The Middle Ages remains a vibrant presence in contemporary culture, and while cinematic medievalism has been intensively investigated in the last decade, digital gaming has received relatively little attention despite its widespread cultural impact. For example, the video game market now grosses more domestically than Hollywood, and World of Warcraft boasts more than 12 million monthly paying subscribers (25 million total units). Gaming theory too has seen its share of innovation, and digital technologies are now a regular feature of higher education and cultural studies. Medievalism, in its various guises, has also been the subject of intense scrutiny in anthologies by Anke Bernau and Bettina Bildhauer, Medieval Film (2009); Karl Fugelso, Memory and Medievalism (2007); and David Marshall, Mass Market Medieval Essays on the Middle Ages in Popular Culture (2007). Further, the turn toward speculative medievalisms, object-oriented philosophy, and Actor-Network Theory has initiated new methodologies, raised new questions, and offered new possibilities for understanding actor-actant networks and overcoming the subject-object distinction, all of which enrich our understanding of digital and historical realities and problematize traditional understandings of subjectivity, temporality, and textuality.

A few of the more popular medievally-inflected gaming titles (and series) include:

• Age of Empires: Age of Kings • Diablo • MediEvil
• Arthur: Quest for Excalibur • Dragon Age • Medieval Total War
• Assassin's Creed • Dungeon Siege • Morrowind
• Baldur's Gate • Dynasty Warriors • Oblivion
• Beowulf • Elder Scrolls • Sims Medieval
• Civilization • Fable • Shogun Total War
• Dante's Inferno • Jeanne d'Arc • Stronghold
• Dark Age of Camelot • Lionheart: Legacy of the Crusader • Warcraft & World of Warcraft

I am soliciting 500 word proposals for a volume dealing with the Middle Ages, medievalism, and contemporary digital gaming, broadly defined. Some possibilities include:

• Gaming and medieval texts; medieval texts and digital textualities
• Gaming genres (Sword and sorcery/fantasy games, etc.), game types (MMORPG, FPS, RPG, RTS, stealth, survival/horror, etc.), single-player/cooperative/multiplayer games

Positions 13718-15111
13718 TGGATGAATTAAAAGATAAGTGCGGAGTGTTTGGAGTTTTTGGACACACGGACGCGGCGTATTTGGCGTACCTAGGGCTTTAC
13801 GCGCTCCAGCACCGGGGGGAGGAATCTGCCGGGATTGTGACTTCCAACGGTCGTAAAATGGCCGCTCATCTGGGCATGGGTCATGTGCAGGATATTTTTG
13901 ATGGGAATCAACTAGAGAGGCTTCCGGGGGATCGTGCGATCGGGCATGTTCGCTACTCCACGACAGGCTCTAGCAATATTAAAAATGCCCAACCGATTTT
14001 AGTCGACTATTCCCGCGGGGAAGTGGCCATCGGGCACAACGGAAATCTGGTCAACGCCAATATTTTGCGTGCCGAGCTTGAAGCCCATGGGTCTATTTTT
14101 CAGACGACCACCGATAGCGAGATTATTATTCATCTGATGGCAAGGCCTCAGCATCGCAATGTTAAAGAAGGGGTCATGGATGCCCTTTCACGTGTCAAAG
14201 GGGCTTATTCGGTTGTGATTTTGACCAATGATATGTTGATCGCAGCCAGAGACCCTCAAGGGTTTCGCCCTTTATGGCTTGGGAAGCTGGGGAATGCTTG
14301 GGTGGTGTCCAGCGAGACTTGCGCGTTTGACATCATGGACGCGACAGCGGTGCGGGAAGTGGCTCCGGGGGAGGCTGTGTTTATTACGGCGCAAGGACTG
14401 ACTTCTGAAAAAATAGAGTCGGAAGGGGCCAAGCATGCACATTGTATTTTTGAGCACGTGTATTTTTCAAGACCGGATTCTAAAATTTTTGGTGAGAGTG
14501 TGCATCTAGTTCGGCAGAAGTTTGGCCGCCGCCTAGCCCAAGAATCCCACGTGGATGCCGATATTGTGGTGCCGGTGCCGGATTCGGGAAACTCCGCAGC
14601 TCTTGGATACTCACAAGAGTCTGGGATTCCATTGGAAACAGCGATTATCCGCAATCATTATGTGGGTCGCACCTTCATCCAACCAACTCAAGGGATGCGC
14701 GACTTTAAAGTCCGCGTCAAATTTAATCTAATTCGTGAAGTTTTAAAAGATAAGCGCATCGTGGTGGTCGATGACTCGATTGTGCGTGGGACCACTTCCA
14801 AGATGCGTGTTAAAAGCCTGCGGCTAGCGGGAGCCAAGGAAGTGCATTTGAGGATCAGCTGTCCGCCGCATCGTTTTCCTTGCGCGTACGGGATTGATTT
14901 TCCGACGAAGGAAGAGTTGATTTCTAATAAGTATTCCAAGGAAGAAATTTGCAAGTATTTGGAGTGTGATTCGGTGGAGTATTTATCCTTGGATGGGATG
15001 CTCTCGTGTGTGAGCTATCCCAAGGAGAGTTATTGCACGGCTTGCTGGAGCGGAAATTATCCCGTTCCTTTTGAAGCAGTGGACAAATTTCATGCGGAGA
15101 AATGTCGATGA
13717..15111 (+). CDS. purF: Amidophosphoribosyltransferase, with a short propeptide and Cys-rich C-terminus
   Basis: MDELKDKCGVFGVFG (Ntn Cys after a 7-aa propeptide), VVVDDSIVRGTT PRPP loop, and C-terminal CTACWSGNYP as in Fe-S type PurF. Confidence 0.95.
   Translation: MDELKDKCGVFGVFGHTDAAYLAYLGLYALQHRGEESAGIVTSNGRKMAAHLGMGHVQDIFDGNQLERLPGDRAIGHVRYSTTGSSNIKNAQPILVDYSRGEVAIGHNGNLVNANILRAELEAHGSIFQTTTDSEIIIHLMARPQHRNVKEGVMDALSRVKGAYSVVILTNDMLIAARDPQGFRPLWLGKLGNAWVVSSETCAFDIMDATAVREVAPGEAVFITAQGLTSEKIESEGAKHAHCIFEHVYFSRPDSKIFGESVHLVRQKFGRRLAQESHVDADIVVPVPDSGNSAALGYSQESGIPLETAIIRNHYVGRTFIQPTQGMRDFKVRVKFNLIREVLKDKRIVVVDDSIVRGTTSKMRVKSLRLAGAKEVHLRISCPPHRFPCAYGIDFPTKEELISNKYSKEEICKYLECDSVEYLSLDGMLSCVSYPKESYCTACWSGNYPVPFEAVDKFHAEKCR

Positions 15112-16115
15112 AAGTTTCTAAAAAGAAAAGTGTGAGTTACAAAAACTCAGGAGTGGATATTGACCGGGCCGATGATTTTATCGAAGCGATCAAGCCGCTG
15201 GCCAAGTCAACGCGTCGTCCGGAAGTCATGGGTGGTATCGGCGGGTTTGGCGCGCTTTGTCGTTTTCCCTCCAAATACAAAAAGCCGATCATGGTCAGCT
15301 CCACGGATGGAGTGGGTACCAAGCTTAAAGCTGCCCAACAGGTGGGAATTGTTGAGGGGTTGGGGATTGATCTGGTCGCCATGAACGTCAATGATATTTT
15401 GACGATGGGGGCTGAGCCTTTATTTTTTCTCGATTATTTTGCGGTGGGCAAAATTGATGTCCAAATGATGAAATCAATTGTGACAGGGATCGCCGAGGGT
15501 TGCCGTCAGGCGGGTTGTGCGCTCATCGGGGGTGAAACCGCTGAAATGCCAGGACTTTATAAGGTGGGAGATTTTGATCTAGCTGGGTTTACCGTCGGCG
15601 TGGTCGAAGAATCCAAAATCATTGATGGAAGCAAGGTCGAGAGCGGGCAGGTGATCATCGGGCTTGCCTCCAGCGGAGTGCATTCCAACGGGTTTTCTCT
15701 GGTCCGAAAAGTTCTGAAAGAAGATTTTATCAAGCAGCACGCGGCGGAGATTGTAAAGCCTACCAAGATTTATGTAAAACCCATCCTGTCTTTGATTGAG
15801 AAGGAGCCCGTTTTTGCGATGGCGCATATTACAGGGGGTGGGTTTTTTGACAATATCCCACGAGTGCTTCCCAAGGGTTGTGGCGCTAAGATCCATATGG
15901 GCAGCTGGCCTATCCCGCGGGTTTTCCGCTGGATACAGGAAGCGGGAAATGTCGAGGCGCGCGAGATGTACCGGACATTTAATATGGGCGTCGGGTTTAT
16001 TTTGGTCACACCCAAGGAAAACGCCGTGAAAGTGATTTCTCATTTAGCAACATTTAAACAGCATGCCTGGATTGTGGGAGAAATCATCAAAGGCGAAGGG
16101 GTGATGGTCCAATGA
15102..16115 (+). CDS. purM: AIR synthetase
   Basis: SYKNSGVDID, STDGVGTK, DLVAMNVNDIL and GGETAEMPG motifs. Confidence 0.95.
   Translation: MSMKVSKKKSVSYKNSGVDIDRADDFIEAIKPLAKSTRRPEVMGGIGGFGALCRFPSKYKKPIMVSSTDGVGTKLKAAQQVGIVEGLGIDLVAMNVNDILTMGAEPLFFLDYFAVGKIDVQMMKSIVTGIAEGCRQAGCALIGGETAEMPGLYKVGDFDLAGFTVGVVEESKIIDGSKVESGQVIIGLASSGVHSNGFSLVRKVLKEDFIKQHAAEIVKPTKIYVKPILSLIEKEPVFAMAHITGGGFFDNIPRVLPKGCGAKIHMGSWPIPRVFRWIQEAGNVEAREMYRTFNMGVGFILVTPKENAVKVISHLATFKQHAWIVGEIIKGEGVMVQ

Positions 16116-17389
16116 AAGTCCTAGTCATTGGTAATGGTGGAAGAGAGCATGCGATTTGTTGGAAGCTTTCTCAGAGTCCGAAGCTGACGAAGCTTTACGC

• Gaming, speculative medievalisms, and counterfactual history
• Gaming, secret societies, arcane religions, and the 'templarization' of history (Dead Space, Mass Effect, and others)
• Gaming, digital sociologies, and electronic epistemologies
• Gaming, object-oriented philosophy, complexity, and Actor-Network Theory
• Gaming, digital communities, and electronic subjectivities
• Gaming, gender, sexuality, class, age; trans-developmental and trans-temporal subjectivities
• Gaming and race and nation; digital orientalism and postcolonialism; space-based societies
• Gaming and cross-platform media (games and/as film tie-ins)
• Gaming and pedagogy
• Gaming, discursive/symbolic violence, and ethics
• Gaming, social simulations, LARPing and LARPers (Live-Action Role Playing & Players)
• Gaming and cheats, glitches, hacks, mods
• Gaming, the academy, medievalism, and generational divides.

Please send your proposals (and any questions) to Dan Kline, University of Alaska, Department of English, 3211 Providence Drive, ADM 101-H, Anchorage, AK 99508 at by May 1, 2011.

Please cross-post freely

Daniel T. Kline, Ph.D.
Professor of English
University of Alaska Anchorage
3211 Providence Drive (ADM 101-H)
Anchorage, Alaska 99508
907-786-4364 |
The Electronic Canterbury Tales:

Pre-order a copy of The Immanence of Myth, published by Weaponized in July 2011.